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Building a global gateway for foreign trade in Mekong Delta

PM Nguyen Xuan Phuc has asked the Transport Ministry to complete the revised planning of the Soc Trang seaport system and Tran De Port, so that they can be assessed together with the Master Plan on National Seaport System. 


An international seaport system would make the import-export activities of the Mekong Delta far more cost-efficient



Once approved, the new scheme aims to boost investment into the Soc Trang seaport system and Tran De Port to drive the Mekong Delta’s socio-economic development.

In its draft planning and environmental assessment report of the revised development planning of the Soc Trang seaport system and Tran De Port, Construction Consultation JSC for Maritime Buildings proposed for the facilities to be located on Tran De Estuary, about 10-16km from the shore.

The port system would be about 9,000 metres long and consist of 26 wharves, 16 of which would be general wharves capable of receiving ships above 100,000 deadweight tonnage.

The total port and associated area will cover about 1,000 hectares, with the capacity to receive 130-150 million tonnes of cargo per year. The total investment value of the port area is ­estimated to exceed VND50.5 trillion ($2.2 billion) until 2030.

The volume of cargo calling on the Mekong Delta’s seaports rose fairly sharply in previous years. While in 2013, only 7.6 million tonnes of cargo called on the region’s seaports, the figure climbed to around 19.3 million tonnes in 2017.

This represents an average growth rate of 26.2 per cent per year during the period, significantly higher than the country’s average growth of 12.1 per cent. Notably, container cargo grew by a tremendous 41.7 per cent during the period.

Export items in the delta region are mainly seafood, rice, processed food, fruit and vegetables, textiles and garments, footwear, and fine handicrafts, with seafood and rice being the two staples.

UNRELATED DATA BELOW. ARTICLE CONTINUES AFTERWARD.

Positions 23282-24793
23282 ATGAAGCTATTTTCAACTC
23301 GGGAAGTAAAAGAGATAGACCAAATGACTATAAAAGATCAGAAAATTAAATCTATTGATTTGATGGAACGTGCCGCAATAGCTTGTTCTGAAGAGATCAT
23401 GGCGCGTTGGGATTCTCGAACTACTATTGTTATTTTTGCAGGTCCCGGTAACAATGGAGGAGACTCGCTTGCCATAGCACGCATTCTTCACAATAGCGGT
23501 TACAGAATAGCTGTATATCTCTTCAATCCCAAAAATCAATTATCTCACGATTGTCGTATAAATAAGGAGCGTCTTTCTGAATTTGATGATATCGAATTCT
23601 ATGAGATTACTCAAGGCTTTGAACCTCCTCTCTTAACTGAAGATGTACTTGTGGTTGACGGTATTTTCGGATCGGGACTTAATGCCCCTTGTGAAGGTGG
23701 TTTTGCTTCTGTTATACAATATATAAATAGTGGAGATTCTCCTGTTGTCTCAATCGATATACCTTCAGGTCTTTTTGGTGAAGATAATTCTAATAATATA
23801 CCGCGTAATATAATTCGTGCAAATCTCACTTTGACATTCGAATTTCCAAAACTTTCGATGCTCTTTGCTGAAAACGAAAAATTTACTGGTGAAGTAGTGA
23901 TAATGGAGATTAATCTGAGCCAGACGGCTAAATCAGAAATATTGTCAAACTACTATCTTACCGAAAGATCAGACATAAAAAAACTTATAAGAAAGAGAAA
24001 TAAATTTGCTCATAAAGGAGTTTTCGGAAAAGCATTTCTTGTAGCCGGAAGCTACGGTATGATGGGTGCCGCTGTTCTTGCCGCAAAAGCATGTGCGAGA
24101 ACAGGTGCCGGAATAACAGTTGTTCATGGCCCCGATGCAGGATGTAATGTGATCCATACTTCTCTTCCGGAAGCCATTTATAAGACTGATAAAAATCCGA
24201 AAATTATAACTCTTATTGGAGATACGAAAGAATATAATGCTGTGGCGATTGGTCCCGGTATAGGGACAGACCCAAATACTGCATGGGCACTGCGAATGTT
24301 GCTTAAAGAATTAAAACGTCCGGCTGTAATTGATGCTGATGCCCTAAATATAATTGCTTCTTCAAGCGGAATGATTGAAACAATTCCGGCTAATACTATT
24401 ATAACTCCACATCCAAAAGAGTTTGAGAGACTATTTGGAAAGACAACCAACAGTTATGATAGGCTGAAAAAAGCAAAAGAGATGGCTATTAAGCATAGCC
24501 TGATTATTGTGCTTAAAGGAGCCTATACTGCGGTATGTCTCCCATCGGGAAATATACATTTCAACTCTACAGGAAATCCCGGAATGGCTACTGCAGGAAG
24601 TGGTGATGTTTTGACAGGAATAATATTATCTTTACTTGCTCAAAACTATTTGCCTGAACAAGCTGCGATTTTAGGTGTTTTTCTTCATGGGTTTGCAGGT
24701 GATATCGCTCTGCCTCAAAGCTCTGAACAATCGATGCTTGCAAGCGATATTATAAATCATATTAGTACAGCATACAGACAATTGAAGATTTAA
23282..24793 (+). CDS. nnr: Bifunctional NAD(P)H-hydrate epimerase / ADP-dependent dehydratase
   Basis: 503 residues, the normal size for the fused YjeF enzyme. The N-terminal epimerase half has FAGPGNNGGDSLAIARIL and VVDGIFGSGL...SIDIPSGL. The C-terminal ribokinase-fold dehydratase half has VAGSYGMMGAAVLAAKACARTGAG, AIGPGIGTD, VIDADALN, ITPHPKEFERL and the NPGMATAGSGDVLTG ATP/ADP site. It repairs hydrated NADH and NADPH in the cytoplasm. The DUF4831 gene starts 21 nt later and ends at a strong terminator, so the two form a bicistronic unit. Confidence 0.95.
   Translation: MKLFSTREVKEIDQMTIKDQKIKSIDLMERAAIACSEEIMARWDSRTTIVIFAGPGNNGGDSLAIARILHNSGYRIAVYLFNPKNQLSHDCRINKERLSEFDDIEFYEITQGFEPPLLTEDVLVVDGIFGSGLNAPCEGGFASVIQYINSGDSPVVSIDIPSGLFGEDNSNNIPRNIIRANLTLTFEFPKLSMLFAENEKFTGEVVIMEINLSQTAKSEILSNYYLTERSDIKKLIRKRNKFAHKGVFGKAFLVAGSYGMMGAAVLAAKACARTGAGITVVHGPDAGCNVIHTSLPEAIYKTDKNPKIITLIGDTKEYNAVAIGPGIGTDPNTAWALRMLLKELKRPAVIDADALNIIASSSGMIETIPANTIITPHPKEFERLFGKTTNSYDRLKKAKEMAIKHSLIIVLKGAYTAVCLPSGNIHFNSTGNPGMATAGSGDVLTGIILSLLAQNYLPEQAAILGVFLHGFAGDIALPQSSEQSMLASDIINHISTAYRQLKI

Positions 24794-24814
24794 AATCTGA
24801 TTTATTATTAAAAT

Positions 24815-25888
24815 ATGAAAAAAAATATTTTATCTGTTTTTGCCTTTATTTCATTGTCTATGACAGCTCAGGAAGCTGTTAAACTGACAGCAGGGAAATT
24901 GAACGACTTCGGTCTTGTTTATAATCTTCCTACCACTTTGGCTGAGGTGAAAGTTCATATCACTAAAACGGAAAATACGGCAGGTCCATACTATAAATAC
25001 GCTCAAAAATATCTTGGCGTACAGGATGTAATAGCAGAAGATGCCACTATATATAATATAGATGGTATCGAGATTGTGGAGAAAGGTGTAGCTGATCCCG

Annually, the delta contributes about 90 per cent of the country’s rice, 70 per cent of fruit, and 65 per cent of seafood exports. However, only about 20-30 per cent of the export volume goes through seaports in the region.

The remaining 70-80 per cent is transited through the ports of Ho Chi Minh City and the south-eastern region before heading to foreign markets – believed to be a waste of time and expenses and adding significant pressure to the region’s limited road transport network.

The current seaport system in the delta has yet to meet ever-increasing import-export demand of localities in the region as most ports are located deep in the mainland, which means the channels leading to the ports are often silted up, making them difficult for large vessels to access.

To propel the delta’s socio-economic development, experts say it is essential to have in place a port capable of handling the import-export activities of the region, helping to save 30-50 per cent of transportation costs by cutting out the need to transport goods to southern ports. This will help remove the bottleneck in cargo transport in the region while pushing up the development of associated industries.

The smart option

With a 72-kilometre coastline that accommodates three estuaries, of which Dinh An and Tran De are two important gateways to the East Sea, Soc Trang has enormous potential for local seaport system and shipping development.

Through a survey conducted over multiple years, leading maritime experts at home and abroad came to the conclusion that the deep-water port that would act as a major venue for the region’s import-export should be positioned in Tran De Estuary in Soc Trang.